No matter how hard we work, a function (or program) isn't done the first time it works for our test suite. We must consider whether the development of the function revealed new interesting examples and turn such examples into additional tests. And we must edit the program. In particular, we must use abstraction properly to eliminate all patterns wherever possible.

If we respect these guidelines, we will produce decent software. It will work because we understand why and how it works. Others who must modify or enhance this software will understand it, because we include sufficient information on its development process. Still, to produce great software, we must practice following these guidelines and also learn a lot more about computing and programming than a first book can teach.

Moving On

The knowledge and design skills from this book are a good foundation for learning more about programming, computing, and even practical work on software. First, the skills are good for learning the currently fashionable collection of object-oriented languages, especially Java. The two languages share a philosophy of programming. In both settings, computing means dealing with data, and programming means describing classes of values and functions on them. Unlike Scheme, however, Java requires programmers to spell out the class descriptions in Java, not just in English, and to place function definitions with class descriptions. As a result, Java requires programmers to learn a lot of syntactic conventions and is unsuitable as a first language.

Second, a programmer must study the fundamental ideas of computing. Thus far, our studies have focused on the laws of computing for data-oriented programming languages. Using the programming skills from this book, we can design and implement a simulation of how the hardware computes. By doing so we see the laws of computing from a radically different perspective. The contrast points to a number of interesting questions:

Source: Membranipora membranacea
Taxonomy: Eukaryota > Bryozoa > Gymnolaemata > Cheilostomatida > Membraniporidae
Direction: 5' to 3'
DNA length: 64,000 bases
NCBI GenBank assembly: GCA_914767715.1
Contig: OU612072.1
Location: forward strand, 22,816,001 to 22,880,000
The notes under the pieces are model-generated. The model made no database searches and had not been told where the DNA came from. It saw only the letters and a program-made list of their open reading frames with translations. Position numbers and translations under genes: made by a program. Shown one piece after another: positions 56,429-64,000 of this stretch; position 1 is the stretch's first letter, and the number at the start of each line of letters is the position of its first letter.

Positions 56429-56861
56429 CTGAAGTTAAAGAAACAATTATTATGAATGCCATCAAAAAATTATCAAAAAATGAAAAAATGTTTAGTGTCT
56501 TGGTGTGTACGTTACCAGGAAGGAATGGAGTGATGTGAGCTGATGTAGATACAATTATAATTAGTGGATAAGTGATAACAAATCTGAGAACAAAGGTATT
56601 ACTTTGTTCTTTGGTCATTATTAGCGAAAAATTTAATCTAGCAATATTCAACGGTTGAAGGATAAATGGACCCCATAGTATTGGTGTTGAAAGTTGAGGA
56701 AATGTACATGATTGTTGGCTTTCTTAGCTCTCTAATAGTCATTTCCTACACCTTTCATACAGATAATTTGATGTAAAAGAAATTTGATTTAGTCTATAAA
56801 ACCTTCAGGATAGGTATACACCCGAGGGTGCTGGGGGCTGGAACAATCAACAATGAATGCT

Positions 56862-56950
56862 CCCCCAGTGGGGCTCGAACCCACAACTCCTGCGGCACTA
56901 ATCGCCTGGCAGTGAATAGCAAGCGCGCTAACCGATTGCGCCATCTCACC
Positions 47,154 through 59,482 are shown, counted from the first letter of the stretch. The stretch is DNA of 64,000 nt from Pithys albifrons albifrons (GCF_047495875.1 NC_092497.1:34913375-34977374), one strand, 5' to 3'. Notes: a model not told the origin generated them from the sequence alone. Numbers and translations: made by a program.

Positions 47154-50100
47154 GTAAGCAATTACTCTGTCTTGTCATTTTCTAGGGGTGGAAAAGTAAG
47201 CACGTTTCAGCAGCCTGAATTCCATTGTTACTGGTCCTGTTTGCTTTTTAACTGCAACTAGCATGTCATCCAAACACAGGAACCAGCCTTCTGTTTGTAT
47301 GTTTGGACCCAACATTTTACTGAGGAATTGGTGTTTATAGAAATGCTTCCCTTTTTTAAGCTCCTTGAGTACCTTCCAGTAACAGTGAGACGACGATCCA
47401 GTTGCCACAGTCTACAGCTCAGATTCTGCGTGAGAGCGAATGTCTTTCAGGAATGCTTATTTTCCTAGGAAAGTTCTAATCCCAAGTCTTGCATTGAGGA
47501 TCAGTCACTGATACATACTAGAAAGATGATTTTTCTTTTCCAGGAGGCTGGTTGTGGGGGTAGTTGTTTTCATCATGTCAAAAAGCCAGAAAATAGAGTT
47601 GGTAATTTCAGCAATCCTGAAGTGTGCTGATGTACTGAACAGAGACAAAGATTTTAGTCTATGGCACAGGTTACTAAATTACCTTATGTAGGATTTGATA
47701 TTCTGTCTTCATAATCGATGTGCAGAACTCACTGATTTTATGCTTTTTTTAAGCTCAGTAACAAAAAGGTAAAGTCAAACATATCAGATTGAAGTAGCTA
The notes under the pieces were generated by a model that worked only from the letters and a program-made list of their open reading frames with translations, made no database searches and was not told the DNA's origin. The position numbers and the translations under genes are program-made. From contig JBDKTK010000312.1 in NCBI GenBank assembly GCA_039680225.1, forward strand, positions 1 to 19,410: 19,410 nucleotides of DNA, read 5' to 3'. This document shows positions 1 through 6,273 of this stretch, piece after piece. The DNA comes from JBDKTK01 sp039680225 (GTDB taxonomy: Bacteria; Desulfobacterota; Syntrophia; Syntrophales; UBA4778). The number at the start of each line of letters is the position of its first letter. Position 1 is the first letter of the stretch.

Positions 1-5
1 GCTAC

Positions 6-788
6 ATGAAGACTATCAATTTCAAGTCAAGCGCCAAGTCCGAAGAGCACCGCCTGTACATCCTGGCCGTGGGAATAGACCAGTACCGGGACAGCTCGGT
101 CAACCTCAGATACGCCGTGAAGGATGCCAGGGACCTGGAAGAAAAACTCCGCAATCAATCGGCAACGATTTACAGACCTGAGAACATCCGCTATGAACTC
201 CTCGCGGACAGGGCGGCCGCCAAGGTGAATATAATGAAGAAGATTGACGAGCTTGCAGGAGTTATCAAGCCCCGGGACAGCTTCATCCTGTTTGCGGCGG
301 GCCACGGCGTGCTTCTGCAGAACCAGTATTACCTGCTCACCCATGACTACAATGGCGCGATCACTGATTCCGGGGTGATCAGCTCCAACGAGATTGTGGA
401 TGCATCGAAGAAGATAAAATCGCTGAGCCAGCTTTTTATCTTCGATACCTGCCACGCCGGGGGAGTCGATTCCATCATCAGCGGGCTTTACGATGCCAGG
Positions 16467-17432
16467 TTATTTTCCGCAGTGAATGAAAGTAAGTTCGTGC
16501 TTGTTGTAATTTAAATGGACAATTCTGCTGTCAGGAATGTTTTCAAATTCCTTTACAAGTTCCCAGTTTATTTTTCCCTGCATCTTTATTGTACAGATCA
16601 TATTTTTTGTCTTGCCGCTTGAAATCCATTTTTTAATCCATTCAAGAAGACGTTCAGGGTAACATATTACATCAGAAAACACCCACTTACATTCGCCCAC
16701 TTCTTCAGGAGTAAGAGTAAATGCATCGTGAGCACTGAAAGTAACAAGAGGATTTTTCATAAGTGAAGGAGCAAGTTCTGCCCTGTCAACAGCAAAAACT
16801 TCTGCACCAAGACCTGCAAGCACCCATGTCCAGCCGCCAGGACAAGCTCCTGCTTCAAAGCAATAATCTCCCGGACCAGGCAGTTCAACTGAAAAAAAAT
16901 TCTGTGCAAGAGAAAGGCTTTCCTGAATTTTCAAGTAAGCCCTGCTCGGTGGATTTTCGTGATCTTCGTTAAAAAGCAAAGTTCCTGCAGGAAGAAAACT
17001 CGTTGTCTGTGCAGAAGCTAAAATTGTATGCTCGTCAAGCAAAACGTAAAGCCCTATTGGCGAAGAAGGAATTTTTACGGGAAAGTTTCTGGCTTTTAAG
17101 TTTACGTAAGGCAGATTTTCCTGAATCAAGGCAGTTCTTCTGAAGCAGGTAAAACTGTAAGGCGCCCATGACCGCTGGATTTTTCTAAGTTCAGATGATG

1. The two mechanisms of computing are rather different. Can one mechanism compute what the other one can compute and vice versa?

  2. The laws we have used are mathematical and abstract. They do not take into account any real-world limitations. Does this mean that we can compute whatever we wish?

  3. The (simulated) hardware shows that computers have limitations. How do these limitations affect what we can compute?

Research on these questions created the discipline of computing and still guides the design of most computing curricula.


Finally, the design knowledge of this book is enough to build some real-world programs in Scheme. DrScheme with its built-in Web browser and email capabilities is such a program. Building large real-world programs, however, requires some more knowledge about the functions that Scheme uses to create GUIs, to connect computers on a network, to script things such as shells, common gateway interfaces (CGI), COM objects, and so on.

Material on all three topics is available from this book's Web site in a form that extends the coverage and the style of the book. The book's Web site is


Check in with this site on a regular basis and continue to study computing and programming.


79 An object in a language such as Java is a function with many different bodies. Each method represents a different way of extracting data from an object.